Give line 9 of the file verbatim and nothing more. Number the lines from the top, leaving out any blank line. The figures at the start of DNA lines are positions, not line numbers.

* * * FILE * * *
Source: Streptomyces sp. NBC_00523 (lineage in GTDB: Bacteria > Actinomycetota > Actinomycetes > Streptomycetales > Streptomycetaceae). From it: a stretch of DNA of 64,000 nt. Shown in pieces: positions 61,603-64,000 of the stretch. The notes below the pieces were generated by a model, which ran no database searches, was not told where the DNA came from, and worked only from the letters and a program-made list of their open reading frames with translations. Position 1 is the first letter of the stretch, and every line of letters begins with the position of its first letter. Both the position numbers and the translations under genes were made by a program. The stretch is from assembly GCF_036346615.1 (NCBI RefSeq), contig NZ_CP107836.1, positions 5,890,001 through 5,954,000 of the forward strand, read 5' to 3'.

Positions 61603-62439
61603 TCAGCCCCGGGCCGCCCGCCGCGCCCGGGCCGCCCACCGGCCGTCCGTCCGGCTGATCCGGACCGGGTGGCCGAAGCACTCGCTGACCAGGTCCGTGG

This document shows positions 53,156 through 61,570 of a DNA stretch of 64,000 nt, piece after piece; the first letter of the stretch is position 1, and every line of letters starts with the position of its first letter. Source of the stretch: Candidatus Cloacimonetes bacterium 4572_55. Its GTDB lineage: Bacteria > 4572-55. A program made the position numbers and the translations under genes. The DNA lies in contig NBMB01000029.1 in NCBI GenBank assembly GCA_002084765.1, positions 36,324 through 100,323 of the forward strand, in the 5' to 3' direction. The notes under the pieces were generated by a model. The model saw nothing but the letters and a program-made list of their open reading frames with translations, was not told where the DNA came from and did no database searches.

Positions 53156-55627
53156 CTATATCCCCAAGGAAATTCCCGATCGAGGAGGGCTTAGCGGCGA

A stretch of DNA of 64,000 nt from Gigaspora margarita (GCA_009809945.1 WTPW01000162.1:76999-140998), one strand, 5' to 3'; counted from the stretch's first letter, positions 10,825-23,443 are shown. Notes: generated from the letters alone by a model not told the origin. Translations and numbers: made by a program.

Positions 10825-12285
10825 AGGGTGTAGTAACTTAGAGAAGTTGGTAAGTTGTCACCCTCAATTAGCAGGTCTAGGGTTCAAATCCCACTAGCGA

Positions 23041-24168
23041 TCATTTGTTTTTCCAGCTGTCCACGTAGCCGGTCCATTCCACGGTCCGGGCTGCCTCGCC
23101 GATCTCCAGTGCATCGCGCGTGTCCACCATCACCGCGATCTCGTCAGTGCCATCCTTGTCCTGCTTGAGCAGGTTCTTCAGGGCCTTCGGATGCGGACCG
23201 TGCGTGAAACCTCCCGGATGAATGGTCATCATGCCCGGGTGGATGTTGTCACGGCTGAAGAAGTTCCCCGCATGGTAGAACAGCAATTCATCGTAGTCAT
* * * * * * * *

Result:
10825 AGGGTGTAGTAACTTAGAGAAGTTGGTAAGTTGTCACCCTCAATTAGCAGGTCTAGGGTTCAAATCCCACTAGCGA